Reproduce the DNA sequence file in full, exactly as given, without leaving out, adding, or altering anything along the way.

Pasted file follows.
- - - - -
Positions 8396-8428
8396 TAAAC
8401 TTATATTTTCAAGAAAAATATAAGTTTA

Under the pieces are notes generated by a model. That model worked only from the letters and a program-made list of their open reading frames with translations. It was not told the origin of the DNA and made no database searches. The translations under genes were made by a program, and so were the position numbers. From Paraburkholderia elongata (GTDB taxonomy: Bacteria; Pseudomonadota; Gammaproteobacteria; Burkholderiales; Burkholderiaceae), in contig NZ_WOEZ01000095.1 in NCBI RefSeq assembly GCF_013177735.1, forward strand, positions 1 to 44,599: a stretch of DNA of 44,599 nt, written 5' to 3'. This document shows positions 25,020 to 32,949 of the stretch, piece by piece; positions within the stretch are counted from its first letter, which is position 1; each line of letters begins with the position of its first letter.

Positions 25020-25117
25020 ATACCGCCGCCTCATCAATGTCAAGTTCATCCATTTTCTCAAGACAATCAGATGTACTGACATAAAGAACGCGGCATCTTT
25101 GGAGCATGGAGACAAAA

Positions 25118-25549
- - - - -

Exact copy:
Positions 8396-8428
8396 TAAAC
8401 TTATATTTTCAAGAAAAATATAAGTTTA

Under the pieces are notes generated by a model. That model worked only from the letters and a program-made list of their open reading frames with translations. It was not told the origin of the DNA and made no database searches. The translations under genes were made by a program, and so were the position numbers. From Paraburkholderia elongata (GTDB taxonomy: Bacteria; Pseudomonadota; Gammaproteobacteria; Burkholderiales; Burkholderiaceae), in contig NZ_WOEZ01000095.1 in NCBI RefSeq assembly GCF_013177735.1, forward strand, positions 1 to 44,599: a stretch of DNA of 44,599 nt, written 5' to 3'. This document shows positions 25,020 to 32,949 of the stretch, piece by piece; positions within the stretch are counted from its first letter, which is position 1; each line of letters begins with the position of its first letter.

Positions 25020-25117
25020 ATACCGCCGCCTCATCAATGTCAAGTTCATCCATTTTCTCAAGACAATCAGATGTACTGACATAAAGAACGCGGCATCTTT
25101 GGAGCATGGAGACAAAA

Positions 25118-25549